A US judge has given a temporary restraining order that makes Twitter provide access to their Firehose but the question of who should have access to the millions of tweets created everyday is now under examination.
According to news agency Reuters, a judge from San Francisco allowed PeopleBrowsr Inc, a company that analyses tweets, to have access to the Twitter fire hose to enable them to continue with their business.
The Twitter Firehose is the stream of tweets that are posted everyday and PeopleBrowsr Inc have used the information from the Firehose to be able to provide information to their various clients who range from technology blogs to the US Department of Defense.
According to the report PeopleBrowsr Inc have been buying the information from the Twitter Firehose since July 2010 and they had been paying Twitter on a month by month basis for this information.
However in July this year Twitter cancelled the contract between themselves and PoepleBrowsr Inc and stopped allowing them to have access to the stream of more than 400 million tweets per day.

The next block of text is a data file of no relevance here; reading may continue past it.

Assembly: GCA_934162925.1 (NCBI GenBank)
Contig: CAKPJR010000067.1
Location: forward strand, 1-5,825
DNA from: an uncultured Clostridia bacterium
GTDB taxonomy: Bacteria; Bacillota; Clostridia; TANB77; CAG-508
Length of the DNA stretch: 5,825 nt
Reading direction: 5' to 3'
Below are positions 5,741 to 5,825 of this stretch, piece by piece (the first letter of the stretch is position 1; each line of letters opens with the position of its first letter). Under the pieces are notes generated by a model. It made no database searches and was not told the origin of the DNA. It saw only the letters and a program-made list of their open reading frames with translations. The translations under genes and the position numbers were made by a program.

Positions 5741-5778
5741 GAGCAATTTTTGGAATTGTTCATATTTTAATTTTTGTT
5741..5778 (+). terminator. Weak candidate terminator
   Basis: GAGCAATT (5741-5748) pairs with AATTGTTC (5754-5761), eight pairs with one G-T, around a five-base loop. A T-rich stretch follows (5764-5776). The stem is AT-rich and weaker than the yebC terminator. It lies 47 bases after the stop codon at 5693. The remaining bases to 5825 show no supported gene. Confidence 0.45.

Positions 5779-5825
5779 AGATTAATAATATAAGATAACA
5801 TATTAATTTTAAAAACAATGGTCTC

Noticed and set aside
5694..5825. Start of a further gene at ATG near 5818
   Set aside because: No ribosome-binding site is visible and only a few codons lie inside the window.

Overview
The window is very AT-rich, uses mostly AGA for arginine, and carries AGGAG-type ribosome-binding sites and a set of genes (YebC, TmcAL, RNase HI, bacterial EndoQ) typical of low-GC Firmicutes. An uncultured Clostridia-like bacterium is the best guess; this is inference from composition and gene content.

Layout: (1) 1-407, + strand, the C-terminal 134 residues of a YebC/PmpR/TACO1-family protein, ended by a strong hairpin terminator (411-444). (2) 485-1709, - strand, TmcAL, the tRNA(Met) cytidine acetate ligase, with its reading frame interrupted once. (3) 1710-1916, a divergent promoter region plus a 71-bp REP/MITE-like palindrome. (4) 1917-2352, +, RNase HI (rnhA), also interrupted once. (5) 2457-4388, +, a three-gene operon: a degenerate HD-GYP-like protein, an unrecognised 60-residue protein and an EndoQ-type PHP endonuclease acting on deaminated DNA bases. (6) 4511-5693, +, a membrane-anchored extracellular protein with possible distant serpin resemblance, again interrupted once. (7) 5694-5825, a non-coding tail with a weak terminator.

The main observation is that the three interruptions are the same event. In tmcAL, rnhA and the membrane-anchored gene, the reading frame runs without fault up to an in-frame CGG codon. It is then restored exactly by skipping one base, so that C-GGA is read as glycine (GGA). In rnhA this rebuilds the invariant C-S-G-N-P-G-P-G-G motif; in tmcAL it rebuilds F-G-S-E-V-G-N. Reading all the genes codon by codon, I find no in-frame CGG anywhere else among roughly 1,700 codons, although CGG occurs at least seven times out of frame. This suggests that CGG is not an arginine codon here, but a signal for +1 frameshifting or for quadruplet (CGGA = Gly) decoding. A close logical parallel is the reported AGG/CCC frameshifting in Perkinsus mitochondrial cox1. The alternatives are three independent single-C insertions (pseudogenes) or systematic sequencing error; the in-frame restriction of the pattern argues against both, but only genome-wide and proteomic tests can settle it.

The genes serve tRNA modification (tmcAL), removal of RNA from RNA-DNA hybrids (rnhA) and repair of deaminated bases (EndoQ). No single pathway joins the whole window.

PeopleBrowsr were not the only company that paid to use information gained from Tweets to run their business but Twitter has now clamped down on who and how their data is accessed, leaving many businesses that rely on this information to build businesses and products without any means of making any revenue.
John David Rach, the founder of PeopleBrowsr said in court that the decision by Twitter to cancel the contract had led to “commercial disaster” for his company, he added that public statements from Twitter had also been contradictory to his experience with the mnicroblogging site.
He said: “Twitter has repeatedly and consistently promised that it would maintain an “open ecosystem” for its data”
Twitter have responded to the temporary injunction by arguing that “This is contracts 101. We believe the case is without merit and will vigorously defend against it.”
Twitter has access to every Tweet that is ever written but the information within those tweets is worth a huge amount of money and many companies now rely on information gleaned from Twitter to drive marketing campaigns and production.
The result of the case, which will be back in court in January, will be being watched very closely by many who are linked to Twitter as the repercussions of the final outcome could be very far reaching across the internet and social media.